Giving Compass' Take:

• Gwen Cheni shares real-world examples of how to engage in impact investing in new ways. 

• Which strategy or strategies listed here could be used to advance your impact investing goals? 

• Learn how to get started in impact investing

1. Be creative with structure. One donor was particularly passionate about the environment and the zero-emission Nissan Leaf. His $300k would have bought 10 Nissan Leaves. By working with a dealership, the same amount of money was able to act as guarantor to 40 car loans, putting 40 Nissan Leaves on the road. Hindsight is 20/20: an even better structure would have been to guarantee low income borrowers that intend to be Uber or Lyft drivers. Forty cars that would have seen the most amount of driving, and generated the most pollution, are now zero emission.

2. Reason from first principles. The example above highlights the importance of reasoning from first principles: the end result is minimizing emissions, not maximizing the number of Nissan Leaves on the road. As operators, we are so busy with the day-to-day that we get lost in the trees. Once in a while, taking a step back to look at the forest helps to course correct, and I find reasoning from first principles to be an effective way to step back for a second.

3. If you can measure it, you can improve it. The data geek in me is revealing herself. I bought my first stock at age eleven, and read about Buffett at age fifteen. The inoculation happened early here. When Buffett announced that he was donating his wealth to the Gates Foundation, I took notice and read as much as I can. What stood out about the Gates Foundation is its quantitative approach to philanthropy. The most effective tools in business are applied to philanthropy. It made immediate sense to me: instead of maximizing profit, the same tools can be used to maximize impact if we define impact and track all the intermediary steps. Data on the intermediary steps allows for iterations and quick course corrections, which minimizes wasted capital.[side note: the quotation “if you can track it, you can improve it” comes from Sami Inkinen of Trulia]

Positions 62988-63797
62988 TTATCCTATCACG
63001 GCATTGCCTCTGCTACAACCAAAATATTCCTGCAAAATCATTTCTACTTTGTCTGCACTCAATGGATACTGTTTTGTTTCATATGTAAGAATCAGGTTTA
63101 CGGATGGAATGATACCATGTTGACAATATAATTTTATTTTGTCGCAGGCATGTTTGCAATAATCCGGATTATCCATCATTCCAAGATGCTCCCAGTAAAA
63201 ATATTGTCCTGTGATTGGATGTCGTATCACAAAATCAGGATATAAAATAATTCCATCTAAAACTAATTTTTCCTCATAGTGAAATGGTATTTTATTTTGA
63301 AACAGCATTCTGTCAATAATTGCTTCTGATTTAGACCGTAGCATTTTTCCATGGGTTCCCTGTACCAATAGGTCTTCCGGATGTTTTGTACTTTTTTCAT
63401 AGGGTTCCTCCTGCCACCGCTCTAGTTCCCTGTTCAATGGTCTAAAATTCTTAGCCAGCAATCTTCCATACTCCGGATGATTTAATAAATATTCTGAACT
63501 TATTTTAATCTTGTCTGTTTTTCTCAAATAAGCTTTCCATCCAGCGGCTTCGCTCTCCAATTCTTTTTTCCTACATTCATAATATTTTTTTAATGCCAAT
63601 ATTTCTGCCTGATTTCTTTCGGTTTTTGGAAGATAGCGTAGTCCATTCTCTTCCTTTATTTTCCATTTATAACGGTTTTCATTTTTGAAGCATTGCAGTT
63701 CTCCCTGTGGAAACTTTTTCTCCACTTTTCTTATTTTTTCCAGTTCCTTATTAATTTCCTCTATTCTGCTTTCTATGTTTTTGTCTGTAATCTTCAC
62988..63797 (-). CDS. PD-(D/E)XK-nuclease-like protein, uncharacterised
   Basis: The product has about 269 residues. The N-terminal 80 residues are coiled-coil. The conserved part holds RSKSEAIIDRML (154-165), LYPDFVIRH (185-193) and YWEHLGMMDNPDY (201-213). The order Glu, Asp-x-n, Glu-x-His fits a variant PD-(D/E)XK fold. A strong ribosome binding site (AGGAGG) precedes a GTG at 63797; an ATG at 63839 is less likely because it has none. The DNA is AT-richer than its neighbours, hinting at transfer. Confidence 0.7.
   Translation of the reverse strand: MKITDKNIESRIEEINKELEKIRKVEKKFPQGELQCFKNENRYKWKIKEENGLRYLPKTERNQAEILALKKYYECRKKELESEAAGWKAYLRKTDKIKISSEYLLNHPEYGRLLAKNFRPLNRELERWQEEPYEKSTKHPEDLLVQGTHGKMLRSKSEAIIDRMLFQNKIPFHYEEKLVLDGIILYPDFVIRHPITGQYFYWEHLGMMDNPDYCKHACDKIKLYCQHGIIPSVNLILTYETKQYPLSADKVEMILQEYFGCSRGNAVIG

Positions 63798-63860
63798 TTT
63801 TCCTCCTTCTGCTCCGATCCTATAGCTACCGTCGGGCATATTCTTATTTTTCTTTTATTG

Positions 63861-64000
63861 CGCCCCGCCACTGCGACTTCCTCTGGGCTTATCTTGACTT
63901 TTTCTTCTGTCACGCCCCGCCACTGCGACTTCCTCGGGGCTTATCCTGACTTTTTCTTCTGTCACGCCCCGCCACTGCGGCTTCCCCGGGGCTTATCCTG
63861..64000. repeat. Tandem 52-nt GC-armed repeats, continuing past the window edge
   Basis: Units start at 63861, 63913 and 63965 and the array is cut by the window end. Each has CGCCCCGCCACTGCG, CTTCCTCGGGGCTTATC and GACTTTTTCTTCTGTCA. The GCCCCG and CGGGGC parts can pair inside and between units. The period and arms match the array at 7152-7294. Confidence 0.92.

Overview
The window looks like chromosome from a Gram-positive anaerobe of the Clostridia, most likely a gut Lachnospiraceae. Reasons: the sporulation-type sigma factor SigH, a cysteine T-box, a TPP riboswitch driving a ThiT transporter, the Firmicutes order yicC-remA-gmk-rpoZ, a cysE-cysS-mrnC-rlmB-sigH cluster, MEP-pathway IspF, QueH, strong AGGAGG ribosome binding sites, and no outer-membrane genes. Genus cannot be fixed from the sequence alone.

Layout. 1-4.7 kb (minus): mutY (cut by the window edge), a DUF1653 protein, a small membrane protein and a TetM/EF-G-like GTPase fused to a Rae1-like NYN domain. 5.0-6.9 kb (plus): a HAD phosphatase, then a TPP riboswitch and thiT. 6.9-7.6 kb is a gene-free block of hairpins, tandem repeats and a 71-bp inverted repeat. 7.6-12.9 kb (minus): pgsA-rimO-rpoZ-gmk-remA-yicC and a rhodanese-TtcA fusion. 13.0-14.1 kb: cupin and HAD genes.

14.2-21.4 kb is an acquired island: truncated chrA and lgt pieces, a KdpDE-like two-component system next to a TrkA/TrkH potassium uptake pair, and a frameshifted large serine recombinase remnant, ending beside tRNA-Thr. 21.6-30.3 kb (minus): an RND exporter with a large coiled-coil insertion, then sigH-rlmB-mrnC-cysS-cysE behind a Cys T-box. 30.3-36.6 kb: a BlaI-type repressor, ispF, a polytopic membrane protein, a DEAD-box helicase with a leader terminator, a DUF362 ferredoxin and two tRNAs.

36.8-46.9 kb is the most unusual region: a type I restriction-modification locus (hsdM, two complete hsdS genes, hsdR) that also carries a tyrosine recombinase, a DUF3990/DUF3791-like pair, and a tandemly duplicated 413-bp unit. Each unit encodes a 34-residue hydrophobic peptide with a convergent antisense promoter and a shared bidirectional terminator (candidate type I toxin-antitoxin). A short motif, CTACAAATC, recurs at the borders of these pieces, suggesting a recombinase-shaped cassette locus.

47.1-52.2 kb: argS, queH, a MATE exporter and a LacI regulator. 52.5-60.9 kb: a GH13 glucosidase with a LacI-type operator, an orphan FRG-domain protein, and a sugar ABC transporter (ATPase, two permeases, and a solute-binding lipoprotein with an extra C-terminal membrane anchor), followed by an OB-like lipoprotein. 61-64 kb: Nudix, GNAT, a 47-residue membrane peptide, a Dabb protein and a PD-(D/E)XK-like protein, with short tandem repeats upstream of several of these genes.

4. Bridge loan between grants. I recognized early in life that I’m not all that smart, but I can help the smart ones make a positive impact.One of my ridiculous smart friends figured out a way to turn biowaste into clean hydrogen … because you know, what else do you do with a Ph.D. in aeronautical engineering and chemical engineering, except work with poop? He was surviving on grants while bringing down the cost to be comparable to solar and wind. In 2015, he had a lapse between grants, and needed working capital to keep his lab open and one part-time lab assistant. I gave him a six-month personal loan because his startup wouldn’t qualify for any bank loans: no bank would take clean-tech IP as collateral, nor look at his track record of successfully getting grants. This is where impact investing should come in, with the tech knowledge to evaluate IP as collateral, and the financial structural flexibility to make working capital loans to these asset-light companies.

5. Buy the first batch of units to lower per unit cost of production. One of the best things about Singularity University is its global reach. The Denmark 2019 cohort, out of 48 founders, only one was born, raised and residing in the U.S.. This global perspective forces us out of our fishbowl, and once out, we can never see the fishbowl in the same way again. One founder from South Africa figured out a way to make a sub-$1 solar lamp, that charges sufficiently in the African sun to last 4 hours in the evening, sufficient for a small family. The ingenuity here is not a new type of lightbulb or energy, but removing extraneous items to bring down the cost sufficiently for the consumers that need it most. He needed an order of 1k units in order to scale manufacturing and bring cost down to sub-$1. This is also where impact investing can come in: taking the inventory risk and making a working capital loan with interest in arrears.

6. Facilitate adoption. The above two examples segue to another view I have on impact investing: sometimes it’s about creatively facilitating the adoption of an existing or developing technology, rather than creating a fancy new technology. E.g. Making clean energy cheaper than gasoline, making autonomous driving safer than human drivers, would both hasten adoption. In the startup world, we call this UI and UX: it’s all about the users. If we make our solutions more attractive and easier to use, we facilitate adoption. In economics terms, it’s called “choice architecture”: if we make our choice the easiest choice for our consumers, they are more likely to make that choice.

Read the full article about creative ways to engage in impact investing by Gwen Cheni at Medium.